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Why You Need To Know About Low Energy Light Bulbs
Let’s get something straight first. You really do need to know about low energy light bulbs. This is not optional, and if you don’t find out what you need to know about low energy light bulbs and all that goes with them, then you will shortly suffer the traditional consequences of ignorance.
Why? Because conventional filament lighting using GLS (General Lighting Service) light bulbs is being phased out in short order and pretty soon you won’t be able to buy these traditional light bulbs at all. Which means that this is an issue you cannot afford to ignore and, like I said, knowing at least the basic facts about low energy lighting is something you need to assimilate, since real soon now low energy light bulbs (also called energy saving light bulbs) will be all that is on offer.
Think I’m making this up? Check out the worldwide schedule for phasing out incandescent bulbs – some countries have already eliminated all GLS bulbs and many others, including the USA, are now part way through and aim to complete the eradication of incandescent bulbs within the next couple of years.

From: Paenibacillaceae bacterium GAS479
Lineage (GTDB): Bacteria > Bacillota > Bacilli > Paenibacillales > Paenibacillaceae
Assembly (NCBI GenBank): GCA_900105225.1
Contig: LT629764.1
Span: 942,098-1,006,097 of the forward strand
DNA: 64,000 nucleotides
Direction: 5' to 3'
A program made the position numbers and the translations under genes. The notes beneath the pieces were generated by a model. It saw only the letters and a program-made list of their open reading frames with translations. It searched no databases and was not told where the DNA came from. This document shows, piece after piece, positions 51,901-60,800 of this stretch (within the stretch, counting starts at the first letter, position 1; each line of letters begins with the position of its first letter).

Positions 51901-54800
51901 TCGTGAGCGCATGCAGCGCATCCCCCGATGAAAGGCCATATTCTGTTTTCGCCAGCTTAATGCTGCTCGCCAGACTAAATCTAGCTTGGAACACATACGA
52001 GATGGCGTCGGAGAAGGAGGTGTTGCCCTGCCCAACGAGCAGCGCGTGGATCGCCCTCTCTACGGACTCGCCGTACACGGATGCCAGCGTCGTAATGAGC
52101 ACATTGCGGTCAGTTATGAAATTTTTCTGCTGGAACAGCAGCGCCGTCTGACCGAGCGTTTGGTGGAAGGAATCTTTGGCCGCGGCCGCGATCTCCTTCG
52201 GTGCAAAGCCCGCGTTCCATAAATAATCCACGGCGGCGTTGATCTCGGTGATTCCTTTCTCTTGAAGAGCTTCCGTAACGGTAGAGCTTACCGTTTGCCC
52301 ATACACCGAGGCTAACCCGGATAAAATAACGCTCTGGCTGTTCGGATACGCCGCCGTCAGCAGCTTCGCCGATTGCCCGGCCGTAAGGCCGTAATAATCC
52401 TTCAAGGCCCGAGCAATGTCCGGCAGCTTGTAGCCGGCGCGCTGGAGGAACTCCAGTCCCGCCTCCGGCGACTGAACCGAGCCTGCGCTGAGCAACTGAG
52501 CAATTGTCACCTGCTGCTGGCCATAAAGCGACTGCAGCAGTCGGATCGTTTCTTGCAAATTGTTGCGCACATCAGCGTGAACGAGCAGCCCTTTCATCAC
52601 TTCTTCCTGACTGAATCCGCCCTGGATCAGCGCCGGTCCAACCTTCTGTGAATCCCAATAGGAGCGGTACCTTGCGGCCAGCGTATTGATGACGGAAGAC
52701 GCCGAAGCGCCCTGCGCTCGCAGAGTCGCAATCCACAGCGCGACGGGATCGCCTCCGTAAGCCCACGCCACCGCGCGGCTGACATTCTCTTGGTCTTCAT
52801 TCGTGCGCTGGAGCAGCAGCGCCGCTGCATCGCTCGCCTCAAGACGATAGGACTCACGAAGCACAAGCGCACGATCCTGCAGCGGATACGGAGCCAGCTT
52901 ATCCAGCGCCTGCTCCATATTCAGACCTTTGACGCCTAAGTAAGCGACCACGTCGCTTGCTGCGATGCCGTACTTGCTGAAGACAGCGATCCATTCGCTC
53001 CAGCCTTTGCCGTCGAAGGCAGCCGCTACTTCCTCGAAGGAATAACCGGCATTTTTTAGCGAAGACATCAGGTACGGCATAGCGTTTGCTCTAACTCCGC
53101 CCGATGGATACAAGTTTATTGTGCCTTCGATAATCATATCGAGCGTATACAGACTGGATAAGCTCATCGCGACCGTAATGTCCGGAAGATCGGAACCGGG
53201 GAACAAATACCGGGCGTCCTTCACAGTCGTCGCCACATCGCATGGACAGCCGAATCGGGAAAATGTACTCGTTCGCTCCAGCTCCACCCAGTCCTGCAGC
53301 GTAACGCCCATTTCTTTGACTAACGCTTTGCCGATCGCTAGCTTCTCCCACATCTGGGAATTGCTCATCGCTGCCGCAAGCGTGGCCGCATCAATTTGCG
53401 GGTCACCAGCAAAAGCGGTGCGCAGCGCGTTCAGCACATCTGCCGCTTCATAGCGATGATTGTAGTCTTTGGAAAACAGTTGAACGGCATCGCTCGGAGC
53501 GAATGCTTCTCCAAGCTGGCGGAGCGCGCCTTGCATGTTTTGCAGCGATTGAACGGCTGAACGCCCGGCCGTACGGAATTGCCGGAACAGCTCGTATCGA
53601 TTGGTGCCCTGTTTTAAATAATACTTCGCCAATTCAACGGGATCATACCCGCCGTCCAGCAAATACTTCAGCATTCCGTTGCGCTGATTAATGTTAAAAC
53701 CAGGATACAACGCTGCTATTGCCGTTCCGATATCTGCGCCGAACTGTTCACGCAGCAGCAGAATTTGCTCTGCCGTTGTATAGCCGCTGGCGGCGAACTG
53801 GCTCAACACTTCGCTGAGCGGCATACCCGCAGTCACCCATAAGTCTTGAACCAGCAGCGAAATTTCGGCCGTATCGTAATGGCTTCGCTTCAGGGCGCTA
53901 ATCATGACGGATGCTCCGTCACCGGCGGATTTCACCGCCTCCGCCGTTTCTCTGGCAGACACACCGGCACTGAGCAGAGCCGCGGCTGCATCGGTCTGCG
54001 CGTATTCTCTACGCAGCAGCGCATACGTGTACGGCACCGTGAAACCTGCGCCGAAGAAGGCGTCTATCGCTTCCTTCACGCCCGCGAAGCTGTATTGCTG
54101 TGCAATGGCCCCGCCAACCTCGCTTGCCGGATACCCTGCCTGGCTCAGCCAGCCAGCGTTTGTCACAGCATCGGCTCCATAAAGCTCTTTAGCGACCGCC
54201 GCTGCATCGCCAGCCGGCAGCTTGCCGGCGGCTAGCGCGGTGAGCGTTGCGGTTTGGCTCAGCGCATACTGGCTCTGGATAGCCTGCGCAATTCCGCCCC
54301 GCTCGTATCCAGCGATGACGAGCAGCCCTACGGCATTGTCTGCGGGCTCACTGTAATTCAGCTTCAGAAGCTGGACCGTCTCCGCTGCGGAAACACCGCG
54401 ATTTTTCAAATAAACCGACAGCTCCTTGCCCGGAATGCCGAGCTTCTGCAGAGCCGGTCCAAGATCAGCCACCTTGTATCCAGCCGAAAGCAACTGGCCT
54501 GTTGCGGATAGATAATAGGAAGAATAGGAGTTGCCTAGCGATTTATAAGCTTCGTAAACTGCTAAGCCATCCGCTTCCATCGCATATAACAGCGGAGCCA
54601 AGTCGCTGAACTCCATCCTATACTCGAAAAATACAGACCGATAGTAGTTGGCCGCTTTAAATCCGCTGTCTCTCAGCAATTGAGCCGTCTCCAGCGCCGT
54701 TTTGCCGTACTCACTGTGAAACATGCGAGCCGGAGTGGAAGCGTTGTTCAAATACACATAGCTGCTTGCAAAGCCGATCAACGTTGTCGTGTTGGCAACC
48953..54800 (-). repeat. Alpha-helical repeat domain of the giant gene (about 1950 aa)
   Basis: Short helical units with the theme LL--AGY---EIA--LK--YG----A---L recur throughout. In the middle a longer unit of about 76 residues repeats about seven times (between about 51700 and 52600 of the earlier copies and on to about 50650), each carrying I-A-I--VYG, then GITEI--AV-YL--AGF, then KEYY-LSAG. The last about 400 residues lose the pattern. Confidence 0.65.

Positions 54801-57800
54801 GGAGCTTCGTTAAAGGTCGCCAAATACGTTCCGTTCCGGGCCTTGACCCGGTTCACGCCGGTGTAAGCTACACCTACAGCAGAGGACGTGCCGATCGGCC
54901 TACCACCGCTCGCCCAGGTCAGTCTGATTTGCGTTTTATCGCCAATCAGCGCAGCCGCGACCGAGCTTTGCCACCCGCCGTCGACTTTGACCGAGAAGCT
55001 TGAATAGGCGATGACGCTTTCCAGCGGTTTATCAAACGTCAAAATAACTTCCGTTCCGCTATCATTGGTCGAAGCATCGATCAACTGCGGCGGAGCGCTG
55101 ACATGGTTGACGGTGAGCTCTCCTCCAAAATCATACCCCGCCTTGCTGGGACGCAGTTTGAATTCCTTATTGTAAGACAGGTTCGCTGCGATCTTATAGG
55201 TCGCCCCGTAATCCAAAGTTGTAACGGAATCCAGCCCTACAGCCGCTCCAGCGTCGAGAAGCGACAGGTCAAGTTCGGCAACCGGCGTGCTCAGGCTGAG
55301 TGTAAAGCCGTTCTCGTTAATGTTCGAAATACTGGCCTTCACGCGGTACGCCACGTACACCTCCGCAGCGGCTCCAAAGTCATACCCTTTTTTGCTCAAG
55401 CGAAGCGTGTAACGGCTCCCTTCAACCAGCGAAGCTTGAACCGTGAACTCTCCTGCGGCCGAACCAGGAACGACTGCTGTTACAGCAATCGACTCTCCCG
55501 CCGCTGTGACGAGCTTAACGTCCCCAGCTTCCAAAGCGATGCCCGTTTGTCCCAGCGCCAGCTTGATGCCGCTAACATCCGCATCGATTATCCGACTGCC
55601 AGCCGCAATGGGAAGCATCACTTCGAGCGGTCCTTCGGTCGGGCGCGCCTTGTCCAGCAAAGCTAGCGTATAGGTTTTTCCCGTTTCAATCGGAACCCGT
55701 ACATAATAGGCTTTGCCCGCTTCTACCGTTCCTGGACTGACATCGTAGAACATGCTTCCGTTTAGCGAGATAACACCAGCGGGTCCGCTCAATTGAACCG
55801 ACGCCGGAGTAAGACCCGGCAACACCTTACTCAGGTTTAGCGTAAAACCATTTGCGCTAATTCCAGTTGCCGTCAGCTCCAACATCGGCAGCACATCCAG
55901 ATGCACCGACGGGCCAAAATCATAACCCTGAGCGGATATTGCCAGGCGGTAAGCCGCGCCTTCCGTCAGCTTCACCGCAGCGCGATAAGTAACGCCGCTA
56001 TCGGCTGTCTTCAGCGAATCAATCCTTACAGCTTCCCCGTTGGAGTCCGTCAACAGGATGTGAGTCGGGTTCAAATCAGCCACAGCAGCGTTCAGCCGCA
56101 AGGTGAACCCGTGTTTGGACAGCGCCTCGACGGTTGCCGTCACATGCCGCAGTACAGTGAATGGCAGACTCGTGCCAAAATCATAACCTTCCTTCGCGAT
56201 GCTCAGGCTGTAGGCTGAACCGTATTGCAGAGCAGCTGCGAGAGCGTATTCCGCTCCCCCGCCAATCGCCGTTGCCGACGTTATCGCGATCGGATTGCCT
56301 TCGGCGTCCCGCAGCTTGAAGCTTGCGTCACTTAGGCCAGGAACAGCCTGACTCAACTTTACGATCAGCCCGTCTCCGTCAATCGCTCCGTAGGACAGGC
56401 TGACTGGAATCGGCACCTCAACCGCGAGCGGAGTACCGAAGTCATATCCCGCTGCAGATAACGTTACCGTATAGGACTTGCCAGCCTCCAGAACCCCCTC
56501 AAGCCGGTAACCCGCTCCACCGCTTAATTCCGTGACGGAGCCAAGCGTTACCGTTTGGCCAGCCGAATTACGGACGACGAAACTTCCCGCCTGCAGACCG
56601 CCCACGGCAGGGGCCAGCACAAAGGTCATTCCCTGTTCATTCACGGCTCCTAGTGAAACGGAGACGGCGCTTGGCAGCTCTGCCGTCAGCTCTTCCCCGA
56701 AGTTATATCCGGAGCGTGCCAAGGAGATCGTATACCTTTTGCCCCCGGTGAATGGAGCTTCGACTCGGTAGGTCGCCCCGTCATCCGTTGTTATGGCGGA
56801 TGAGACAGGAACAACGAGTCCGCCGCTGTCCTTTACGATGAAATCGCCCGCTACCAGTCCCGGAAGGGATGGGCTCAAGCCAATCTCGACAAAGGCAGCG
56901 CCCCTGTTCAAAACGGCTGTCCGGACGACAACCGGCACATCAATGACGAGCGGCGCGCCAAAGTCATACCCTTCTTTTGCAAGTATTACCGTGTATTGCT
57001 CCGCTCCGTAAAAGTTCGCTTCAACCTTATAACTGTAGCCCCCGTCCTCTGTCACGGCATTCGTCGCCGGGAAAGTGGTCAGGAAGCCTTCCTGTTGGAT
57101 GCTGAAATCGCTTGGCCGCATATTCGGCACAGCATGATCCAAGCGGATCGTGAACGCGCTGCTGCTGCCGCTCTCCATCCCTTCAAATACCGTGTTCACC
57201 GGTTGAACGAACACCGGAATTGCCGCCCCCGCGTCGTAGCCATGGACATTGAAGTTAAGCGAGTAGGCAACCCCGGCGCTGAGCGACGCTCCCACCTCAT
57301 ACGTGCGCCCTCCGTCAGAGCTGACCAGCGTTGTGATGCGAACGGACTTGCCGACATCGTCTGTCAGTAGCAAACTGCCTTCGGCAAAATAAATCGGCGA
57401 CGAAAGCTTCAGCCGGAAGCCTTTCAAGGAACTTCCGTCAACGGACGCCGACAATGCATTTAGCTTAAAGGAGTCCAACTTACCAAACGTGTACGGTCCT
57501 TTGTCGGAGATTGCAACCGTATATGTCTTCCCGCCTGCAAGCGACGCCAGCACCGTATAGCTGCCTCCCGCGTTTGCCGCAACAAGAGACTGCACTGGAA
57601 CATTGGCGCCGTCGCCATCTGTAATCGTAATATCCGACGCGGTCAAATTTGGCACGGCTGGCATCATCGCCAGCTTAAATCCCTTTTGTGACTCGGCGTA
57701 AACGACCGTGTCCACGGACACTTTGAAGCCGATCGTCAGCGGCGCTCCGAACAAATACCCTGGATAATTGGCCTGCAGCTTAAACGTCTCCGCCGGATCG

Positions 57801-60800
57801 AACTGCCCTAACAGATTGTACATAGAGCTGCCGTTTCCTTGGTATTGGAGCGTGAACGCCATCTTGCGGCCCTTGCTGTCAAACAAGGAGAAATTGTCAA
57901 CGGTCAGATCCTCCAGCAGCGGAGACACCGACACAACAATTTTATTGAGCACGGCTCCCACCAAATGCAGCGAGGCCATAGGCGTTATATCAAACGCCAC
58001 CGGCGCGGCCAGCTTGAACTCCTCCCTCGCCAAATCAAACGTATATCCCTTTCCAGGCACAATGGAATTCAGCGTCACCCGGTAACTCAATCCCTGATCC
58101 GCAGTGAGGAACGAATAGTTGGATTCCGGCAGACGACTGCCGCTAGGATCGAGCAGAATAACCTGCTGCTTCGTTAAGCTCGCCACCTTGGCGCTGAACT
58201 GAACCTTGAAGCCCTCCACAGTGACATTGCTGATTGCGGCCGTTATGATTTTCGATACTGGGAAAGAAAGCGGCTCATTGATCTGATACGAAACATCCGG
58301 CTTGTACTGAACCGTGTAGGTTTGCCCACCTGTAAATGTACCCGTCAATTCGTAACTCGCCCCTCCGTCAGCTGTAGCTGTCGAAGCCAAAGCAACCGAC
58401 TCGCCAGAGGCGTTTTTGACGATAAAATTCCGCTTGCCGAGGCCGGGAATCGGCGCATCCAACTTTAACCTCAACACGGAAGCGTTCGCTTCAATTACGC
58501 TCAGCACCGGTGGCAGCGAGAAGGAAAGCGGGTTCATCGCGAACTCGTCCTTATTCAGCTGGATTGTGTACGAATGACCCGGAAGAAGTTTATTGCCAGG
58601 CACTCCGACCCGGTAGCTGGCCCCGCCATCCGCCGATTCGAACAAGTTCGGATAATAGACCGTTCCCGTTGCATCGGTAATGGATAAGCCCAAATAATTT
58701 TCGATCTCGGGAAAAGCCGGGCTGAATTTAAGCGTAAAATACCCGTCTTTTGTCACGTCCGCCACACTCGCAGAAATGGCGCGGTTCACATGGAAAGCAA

Before we get much further into this, be aware that the subject of domestic lighting in general and “green lighting” in particular is littered with its own frequently confusing terminology.
You already met GLS which sometimes morphs into GSL for General Service Lamp where lamp is the word used in the lighting industry for what most ordinary folk call a light bulb, which they would fit into for example a table lamp which insiders would term a luminaire.
You will encounter terms such as “low energy light bulb” and “energy saving light bulb” which are completely interchangeable terms; if a light bulb is low energy then it will obviously use less energy and thus result in an energy saving. However, not all low energy or energy saving light bulbs are equal…
The Different Types of Low Energy Lighting
Discounting high intensity discharge lamps since these aren’t really practical for most domestic lighting (HID lamps are commonly used for lighting large public spaces – sodium vapour streetlights are a common example) there are presently only three alternative technologies to conventional incandescent lighting that are considered to provide a viable domestic energy saving lighting solution.
To be considered a viable low energy domestic lighting solution, the alternative technology must be compatible with existing light fittings and provide equivalent light levels (luminosity) and light quality (an area known as “light color”), as well as using considerably less energy to produce the light (or put another way, converting more electricity into light, rather than wasting it as heat).
Let’s take a look at the available options…
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